Energy Accretion in the Fetus

Fat has a high energy content (9.5kcalg-1) and a very high carbon content (approximately 78%). Thus, differences in fetal fat concentration among species lead to large differences in calculated energy accretion rates and carbon requirements of the fetal tissues for growth. The energy concentration of nonfat dry weight is fairly consistent across species and also within species at different developmental stages, indicating that the ratio of protein to nonprotein substrates in the tissues is relatively constant. Thus, energy accretion rate of any fetus can be estimated from the growth curve of the fetus in question and the changing fat and water concentrations.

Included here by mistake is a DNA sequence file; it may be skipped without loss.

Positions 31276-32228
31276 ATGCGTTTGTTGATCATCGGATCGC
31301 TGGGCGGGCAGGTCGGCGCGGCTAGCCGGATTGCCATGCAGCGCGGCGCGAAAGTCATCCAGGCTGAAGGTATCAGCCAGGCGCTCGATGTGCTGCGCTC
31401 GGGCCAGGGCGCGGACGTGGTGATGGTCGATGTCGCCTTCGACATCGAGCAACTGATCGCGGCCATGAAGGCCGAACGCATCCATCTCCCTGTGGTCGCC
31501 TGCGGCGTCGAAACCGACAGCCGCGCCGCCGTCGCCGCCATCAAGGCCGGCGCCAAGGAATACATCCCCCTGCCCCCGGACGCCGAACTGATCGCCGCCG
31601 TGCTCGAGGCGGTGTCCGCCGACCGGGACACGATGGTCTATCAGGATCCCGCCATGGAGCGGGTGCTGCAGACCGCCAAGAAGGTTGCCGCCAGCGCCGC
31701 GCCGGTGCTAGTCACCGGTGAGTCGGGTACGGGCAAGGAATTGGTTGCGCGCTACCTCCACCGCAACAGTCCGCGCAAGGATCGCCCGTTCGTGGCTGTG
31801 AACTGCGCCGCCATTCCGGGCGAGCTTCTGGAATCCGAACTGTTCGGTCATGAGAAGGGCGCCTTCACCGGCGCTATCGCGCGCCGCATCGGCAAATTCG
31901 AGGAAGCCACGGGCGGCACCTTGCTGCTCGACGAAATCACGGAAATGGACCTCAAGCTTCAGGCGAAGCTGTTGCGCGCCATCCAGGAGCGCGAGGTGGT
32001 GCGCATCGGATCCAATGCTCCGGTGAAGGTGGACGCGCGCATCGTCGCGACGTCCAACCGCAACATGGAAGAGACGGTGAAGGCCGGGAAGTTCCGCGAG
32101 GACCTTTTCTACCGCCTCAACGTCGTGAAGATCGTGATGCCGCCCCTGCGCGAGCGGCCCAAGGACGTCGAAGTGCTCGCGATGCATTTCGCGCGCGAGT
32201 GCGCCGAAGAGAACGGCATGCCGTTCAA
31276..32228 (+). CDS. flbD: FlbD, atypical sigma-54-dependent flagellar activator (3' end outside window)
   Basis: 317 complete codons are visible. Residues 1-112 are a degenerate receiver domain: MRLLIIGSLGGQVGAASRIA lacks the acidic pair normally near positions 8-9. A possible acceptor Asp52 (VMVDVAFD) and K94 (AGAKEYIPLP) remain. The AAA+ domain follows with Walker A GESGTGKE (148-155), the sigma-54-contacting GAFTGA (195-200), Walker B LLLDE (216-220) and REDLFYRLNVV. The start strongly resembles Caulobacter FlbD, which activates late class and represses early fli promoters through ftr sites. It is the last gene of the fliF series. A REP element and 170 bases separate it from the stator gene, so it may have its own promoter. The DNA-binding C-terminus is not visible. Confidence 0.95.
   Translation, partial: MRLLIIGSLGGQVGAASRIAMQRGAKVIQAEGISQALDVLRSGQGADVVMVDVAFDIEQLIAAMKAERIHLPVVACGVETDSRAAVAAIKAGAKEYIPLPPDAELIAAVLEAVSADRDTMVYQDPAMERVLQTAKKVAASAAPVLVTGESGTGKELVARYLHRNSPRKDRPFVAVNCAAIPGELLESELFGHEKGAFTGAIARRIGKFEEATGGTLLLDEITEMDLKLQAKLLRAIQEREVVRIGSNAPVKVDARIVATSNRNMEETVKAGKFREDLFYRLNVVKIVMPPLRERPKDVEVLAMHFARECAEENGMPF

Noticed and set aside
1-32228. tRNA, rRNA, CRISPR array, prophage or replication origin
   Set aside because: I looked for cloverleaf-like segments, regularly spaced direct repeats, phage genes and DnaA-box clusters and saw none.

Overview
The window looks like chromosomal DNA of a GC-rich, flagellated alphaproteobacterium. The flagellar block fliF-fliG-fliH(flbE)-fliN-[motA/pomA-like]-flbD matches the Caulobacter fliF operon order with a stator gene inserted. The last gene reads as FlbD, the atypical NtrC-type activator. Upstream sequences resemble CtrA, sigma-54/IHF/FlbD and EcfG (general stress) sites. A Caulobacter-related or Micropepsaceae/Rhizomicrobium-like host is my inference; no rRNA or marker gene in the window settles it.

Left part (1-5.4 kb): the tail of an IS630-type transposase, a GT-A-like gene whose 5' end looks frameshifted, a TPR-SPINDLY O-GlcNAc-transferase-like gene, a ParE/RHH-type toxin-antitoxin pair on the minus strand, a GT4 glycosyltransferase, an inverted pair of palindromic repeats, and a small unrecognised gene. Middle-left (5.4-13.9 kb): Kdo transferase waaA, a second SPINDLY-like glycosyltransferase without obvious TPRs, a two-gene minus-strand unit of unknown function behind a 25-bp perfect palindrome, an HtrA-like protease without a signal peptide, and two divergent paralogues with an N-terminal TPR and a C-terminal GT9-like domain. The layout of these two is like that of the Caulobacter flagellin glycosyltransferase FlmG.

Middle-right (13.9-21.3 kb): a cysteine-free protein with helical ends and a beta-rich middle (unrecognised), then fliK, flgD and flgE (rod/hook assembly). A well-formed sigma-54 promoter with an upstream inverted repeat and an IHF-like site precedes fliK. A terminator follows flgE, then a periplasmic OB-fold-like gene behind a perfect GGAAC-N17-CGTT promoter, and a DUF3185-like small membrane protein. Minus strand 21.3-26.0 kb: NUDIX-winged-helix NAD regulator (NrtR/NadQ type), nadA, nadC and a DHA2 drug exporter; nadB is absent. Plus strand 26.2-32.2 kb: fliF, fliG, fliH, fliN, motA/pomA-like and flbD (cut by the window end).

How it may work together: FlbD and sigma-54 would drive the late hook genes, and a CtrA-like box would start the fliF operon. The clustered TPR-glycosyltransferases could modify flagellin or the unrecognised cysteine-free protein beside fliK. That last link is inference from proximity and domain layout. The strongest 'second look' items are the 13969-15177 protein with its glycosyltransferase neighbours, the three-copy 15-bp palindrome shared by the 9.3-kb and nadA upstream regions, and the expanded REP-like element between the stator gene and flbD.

Data for energy accretion and distribution in the human fetus are shown in Table 3. Because growth of fat and nonfat (protein plus other) tissues are metabolically linked through energy supply that is used for protein synthesis and the production of

Table 3 Calculation of the energy distribution in the term human infant
Food Allergies

Food Allergies

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